If the state cannot be entirely composed of good men, and yet each citizen is expected to do his own business well, and must therefore have virtue, still inasmuch as all the citizens cannot be alike, the virtue of the citizen and of the good man cannot coincide. All must have the virtue of the good citizen - thus, and thus only, can the state be perfect; but they will not have the virtue of a good man, unless we assume that in the good state all the citizens must be good. - Aristotle

"If the state cannot be entirely composed of good men, and yet each citizen is expected to do his own business well, and must therefore have virtue, still inasmuch as all the citizens cannot be alike, the virtue of the citizen and of the good man cannot coincide. All must have the virtue of the good citizen - thus, and thus only, can the state be perfect; but they will not have the virtue of a good man, unless we assume that in the good state all the citizens must be good."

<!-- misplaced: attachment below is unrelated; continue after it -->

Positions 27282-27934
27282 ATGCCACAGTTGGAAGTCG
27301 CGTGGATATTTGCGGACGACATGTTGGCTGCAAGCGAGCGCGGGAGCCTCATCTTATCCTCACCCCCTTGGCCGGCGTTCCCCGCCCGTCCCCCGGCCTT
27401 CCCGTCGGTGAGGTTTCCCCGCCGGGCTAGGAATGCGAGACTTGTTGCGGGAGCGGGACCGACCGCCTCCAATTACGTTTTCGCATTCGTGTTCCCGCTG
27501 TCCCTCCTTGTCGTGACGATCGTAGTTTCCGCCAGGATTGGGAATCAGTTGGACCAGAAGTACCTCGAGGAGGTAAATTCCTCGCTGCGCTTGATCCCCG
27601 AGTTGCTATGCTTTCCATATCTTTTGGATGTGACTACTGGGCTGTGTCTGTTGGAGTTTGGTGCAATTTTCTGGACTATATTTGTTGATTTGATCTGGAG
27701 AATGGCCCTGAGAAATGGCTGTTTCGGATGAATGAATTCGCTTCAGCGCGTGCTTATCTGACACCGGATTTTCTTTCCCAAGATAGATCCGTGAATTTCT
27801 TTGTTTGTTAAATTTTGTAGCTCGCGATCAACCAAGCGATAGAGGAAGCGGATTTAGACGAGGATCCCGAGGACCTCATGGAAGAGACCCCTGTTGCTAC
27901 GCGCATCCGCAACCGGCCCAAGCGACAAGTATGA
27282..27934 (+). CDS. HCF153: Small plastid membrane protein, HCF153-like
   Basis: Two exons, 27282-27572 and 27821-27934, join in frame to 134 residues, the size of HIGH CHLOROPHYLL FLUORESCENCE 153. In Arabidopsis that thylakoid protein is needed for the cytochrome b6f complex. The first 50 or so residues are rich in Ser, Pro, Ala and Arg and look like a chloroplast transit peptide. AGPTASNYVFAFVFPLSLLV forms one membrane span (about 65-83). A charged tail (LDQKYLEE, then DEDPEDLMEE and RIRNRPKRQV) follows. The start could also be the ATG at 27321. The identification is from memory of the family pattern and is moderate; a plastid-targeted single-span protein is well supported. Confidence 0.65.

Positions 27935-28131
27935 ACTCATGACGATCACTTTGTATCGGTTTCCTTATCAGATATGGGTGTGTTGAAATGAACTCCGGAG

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Aristotle

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